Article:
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The Vickers Commission’s failure

By Laurence J. Kotlikoff in Economics and Finance, October 30, 2012

The UK’s Independent Commission on Banking set out to make banking safer and to change both the structure and regulation of banking. It failed to achieve any of these aims.

China vs India: a democracy battle

By William A Callahan in Politics, October 21, 2012

The last war between Asia’s giants erupted in October 1962. Fifty years on the respective works of a Chinese and an Indian intellectual define the shape of their 21st-century contest. For both, democracy is the key issue, for good or ill, that will define Asia’s future.

Hezbollah Hedges Its Bets on Assad

By Giorgio Cafiero in Politics, October 20, 2012

Hezbollah will not disappear even if the Assad regime does. Nonetheless, if the Ba’athist order in Syria falls, Hezbollah will be compelled to operate in a more challenging environment, both domestically and regionally.

Interview with Philip Marsden

By Allston Mitchell in Arts and Culture, October 10, 2012

Philip Marsden talks about his new book “The Levelling Sea”, his career as a writer and his award-winning books: “The Crossing Place” that tracks the Armenian diaspora and “The Spirit-Wrestlers” about the ‘doukhobor’ dissenters in Russia.

Nikolai Berdyaev on Picasso

By Nikolai Berdyaev in Arts and Culture,

An essay on Picasso by the great Russian thinker Berdyaev written in 1914. “Picasso is a remarkable painter, profoundly agitating, but in him there is no attainment of beauty. He is all transitional—all crisis”. A critical but incisive look at early Picasso.

Japan’s Coming Political Earthquake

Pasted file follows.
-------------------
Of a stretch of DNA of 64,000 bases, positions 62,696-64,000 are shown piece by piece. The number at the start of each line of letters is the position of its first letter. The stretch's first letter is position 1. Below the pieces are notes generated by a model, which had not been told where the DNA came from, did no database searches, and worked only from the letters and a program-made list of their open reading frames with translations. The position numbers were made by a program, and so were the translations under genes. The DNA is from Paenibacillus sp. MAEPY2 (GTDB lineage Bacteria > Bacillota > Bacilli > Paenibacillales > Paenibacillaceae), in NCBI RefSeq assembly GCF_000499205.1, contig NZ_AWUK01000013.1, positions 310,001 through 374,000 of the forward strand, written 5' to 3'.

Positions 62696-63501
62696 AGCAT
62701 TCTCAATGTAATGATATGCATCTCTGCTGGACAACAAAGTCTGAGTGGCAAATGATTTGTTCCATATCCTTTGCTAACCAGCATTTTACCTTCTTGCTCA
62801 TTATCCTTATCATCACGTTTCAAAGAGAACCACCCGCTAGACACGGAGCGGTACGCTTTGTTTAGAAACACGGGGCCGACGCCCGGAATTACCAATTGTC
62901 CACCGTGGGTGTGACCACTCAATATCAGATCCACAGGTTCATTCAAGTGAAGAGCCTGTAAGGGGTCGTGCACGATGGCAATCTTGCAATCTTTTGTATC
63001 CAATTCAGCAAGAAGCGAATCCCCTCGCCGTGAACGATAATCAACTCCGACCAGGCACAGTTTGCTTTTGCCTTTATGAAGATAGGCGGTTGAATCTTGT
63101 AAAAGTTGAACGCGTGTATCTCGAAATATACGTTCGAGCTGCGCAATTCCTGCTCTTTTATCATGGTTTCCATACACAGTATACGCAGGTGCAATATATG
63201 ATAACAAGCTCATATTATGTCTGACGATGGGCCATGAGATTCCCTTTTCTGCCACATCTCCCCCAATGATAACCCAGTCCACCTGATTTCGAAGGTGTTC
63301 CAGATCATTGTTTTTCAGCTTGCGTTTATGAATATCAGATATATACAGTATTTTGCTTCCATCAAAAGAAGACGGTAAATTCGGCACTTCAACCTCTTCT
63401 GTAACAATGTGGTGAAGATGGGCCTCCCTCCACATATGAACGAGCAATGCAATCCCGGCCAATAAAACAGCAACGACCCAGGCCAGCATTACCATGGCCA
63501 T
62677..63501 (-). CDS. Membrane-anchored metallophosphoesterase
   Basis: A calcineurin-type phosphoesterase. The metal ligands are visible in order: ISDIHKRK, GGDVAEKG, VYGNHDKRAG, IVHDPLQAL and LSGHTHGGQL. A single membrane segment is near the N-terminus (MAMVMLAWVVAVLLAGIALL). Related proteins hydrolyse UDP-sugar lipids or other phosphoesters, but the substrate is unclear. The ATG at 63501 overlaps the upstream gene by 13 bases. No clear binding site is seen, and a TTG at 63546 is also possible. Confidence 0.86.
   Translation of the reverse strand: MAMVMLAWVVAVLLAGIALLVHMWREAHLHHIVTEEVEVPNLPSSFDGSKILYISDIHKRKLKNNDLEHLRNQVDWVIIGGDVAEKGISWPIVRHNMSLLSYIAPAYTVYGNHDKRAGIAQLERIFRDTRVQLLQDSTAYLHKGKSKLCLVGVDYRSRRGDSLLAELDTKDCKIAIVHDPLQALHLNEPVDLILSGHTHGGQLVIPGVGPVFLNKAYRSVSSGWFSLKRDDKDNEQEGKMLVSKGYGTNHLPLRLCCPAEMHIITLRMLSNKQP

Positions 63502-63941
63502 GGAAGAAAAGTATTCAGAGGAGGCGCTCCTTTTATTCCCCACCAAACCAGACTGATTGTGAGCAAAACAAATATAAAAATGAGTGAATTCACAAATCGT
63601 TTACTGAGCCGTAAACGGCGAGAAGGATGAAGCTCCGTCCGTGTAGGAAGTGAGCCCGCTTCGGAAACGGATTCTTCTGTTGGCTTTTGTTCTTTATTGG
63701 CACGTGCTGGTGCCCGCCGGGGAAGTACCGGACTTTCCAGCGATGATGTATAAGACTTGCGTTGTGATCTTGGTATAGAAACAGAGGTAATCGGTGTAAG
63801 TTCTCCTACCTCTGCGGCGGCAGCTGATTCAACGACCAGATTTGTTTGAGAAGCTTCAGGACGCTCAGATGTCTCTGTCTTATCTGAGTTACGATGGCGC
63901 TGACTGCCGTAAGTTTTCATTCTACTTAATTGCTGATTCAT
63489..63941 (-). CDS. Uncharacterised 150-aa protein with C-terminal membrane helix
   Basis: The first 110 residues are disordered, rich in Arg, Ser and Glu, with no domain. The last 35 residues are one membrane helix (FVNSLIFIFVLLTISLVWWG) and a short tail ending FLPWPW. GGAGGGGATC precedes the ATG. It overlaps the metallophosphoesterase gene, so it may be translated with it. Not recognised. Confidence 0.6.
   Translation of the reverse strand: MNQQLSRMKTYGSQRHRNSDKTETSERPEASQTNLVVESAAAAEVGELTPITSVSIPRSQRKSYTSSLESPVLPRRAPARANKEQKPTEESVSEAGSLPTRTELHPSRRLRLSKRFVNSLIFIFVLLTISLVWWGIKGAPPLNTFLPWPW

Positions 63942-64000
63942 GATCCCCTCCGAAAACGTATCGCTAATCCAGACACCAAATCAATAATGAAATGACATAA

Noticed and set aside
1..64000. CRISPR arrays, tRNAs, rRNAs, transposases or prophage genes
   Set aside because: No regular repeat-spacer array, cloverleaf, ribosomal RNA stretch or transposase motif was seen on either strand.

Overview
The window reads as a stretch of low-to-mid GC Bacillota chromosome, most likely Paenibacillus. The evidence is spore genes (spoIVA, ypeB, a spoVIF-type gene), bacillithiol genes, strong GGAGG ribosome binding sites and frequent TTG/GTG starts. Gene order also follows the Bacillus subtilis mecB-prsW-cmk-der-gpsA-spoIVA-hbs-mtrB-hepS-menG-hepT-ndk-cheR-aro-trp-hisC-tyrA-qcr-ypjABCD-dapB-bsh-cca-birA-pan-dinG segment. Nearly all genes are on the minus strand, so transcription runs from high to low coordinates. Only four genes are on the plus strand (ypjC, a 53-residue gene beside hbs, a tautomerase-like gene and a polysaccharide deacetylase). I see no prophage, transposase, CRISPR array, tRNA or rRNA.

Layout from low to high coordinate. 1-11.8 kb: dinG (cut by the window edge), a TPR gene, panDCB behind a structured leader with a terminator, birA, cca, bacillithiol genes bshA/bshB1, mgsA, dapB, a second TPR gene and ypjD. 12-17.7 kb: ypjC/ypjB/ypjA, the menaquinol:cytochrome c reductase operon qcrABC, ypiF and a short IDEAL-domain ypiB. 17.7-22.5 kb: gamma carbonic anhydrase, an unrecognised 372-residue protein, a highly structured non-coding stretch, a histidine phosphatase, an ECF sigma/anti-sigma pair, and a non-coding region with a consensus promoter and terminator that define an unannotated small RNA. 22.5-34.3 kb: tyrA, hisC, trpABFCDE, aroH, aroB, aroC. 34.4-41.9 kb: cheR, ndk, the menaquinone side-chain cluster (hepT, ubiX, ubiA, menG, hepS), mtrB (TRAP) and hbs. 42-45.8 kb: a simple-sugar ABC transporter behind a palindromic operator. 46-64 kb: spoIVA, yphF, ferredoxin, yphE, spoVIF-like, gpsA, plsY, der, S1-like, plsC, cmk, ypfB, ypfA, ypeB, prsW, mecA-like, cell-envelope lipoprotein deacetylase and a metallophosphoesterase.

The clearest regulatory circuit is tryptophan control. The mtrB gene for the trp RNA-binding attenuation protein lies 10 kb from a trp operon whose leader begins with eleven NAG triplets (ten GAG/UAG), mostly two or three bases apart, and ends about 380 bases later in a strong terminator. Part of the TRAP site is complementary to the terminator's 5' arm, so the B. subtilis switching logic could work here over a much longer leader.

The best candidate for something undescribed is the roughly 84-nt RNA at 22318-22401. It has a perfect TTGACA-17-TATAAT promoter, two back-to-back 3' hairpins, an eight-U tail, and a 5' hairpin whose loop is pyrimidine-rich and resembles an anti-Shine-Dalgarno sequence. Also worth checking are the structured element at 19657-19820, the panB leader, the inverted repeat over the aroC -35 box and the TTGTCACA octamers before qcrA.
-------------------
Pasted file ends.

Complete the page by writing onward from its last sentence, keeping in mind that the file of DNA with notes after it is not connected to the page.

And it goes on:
By Masahiro Matsumura in Politics,

Japan is now confronting political challenges that are as serious as any it has had to face since World War II’s end but the dearth of competent leadership means that the opportunites for change are not being seized.

Turkey’s Syria Problem

By Christopher Phillips in Politics, October 3, 2012

Christopher Phillips explains why Turkey’s recent regional resurgence in the Middle East is at risk of drowning in the Syrian quagmire. The crisis threatens Turkey’s regional ambitions and could also cause instability at home.

The Betrayal of the Republic

By Joost Douma in Features, September 27, 2012

Joost Douma examines a critical moment in ancient Roman history when the essential ingredient of the success of the Republic: the 400-year old policy of sharing the common wealth, was systematically destroyed, thus leading to the demise of the Republic and civil war.

Can Egypt Chart Its Own Course?

By Giorgio Cafiero in Politics, September 22, 2012

Egyptian President Mohamed Morsi has proved willing to act independently of Washington. He visited China, and Iran before the United States, deployed soldiers in the Sinai and has forced the retirement of high ranking members of the military but he’s not about to leave the fold.

India: Linchpin of the Pivot?

By Ninan Koshy in Politics,

Obama’s “Pacific pivot” gave a prominent place for India in his maiden visit to India in May, and Secretary of Defense Leon Panetta called defense cooperation with India “a linchpin in U.S. strategy” in Asia but Indian leaders are wary about being drawn into a Cold War with China.